Corticosteroids for Polymyalgia Rheumatica or Giant Cell Arteritis
All medicines have side effects. But many people don't feel the side effects, or they are able to deal with them. Ask your pharmacist about the side effects of each medicine you take. Side effects are also listed in the information that comes with your medicine.
Here are some important things to think about:
- Usually the benefits of the medicine are more important than any minor side effects.
- Side effects may go away after you take the medicine for a while.
- If side effects still bother you and you wonder if you should keep taking the medicine, call your doctor. He or she may be able to lower your dose or change your medicine. Do not suddenly quit taking your medicine unless your doctor tells you to.
Call 911 or other emergency services right away if you have:
- Trouble breathing.
- Swelling of your face, lips, tongue, or throat.
Call your doctor if you have:
- Signs of an infection, such as a sore throat, fever, sneezing, or coughing.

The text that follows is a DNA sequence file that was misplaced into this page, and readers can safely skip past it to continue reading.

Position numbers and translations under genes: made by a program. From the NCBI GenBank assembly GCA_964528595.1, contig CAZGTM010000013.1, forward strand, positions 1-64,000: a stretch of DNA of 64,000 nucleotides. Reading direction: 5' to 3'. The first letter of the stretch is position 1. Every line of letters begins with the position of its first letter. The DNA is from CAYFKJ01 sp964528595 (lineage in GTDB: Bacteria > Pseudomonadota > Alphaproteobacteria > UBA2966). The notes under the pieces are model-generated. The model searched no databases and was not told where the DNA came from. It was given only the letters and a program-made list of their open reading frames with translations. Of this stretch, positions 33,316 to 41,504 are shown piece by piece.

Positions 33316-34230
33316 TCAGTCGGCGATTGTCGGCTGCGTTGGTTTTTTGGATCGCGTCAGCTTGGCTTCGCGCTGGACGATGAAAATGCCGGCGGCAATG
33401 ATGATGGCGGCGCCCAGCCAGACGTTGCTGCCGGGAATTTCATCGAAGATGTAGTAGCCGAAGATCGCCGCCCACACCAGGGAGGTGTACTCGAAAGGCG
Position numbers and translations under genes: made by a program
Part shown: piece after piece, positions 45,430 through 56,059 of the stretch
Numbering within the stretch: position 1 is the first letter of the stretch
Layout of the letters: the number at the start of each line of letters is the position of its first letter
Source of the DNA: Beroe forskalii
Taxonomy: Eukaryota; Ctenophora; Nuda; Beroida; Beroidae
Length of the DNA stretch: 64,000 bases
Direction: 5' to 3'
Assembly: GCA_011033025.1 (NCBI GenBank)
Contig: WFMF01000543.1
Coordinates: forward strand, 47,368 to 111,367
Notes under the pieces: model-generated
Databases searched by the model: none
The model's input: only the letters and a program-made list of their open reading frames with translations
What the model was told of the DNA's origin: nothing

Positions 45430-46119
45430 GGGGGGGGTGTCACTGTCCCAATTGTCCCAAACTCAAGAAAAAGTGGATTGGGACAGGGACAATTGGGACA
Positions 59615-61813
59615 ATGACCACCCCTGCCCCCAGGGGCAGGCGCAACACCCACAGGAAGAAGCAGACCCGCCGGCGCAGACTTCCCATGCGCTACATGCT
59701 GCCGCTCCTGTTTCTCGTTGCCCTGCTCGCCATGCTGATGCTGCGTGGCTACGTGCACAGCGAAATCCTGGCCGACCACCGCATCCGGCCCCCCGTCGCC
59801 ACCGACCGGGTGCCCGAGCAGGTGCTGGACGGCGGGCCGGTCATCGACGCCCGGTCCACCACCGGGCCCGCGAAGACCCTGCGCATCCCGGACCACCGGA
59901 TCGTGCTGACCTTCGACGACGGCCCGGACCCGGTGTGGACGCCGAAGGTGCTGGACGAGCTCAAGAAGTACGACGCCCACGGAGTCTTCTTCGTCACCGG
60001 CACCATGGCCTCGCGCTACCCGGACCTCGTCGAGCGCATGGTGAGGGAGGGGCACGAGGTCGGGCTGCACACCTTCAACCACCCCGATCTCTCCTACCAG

- Belly pain, nausea, or vomiting that won't go away.
- Bloody or black, tarry stools.
- Rapid weight gain.
- Changes in your eyes, including blurred vision or eye pain.
- Muscle cramps, pain, or weakness.
- Changes in skin, including acne or reddish purple lines.
- Increased thirst, especially with frequent urination.
Common side effects of this medicine include:
- Increased appetite.
- Nervousness or restlessness.
With long-term use, common side effects may include:
- Weight gain.
- Mood changes.
- Trouble sleeping.
- Bruising easily
- Loss of bone calcium and bone thinning (Reference osteoporosis Opens New Window).
- Increased risk of bacteria infections and certain viruses, such as Reference shingles Opens New Window. Corticosteroids weaken the Reference immune system Opens New Window.
- Reference High blood pressure Opens New Window.
- Problems with blood sugar levels (Reference diabetes Opens New Window).
Uncommon side effects include:
- Vision problems (Reference cataracts Opens New Window).
- Muscle weakness.
- Softening of a bone in a joint (Reference avascular necrosis Opens New Window or osteonecrosis).
See Drug Reference for a full list of side effects. (Drug Reference is not available in all systems.)
|By:||Reference Healthwise Staff||Last Revised: May 14, 2012|
|Medical Review:||Reference Anne C. Poinier, MD - Internal Medicine
Reference Stanford M. Shoor, MD - Rheumatology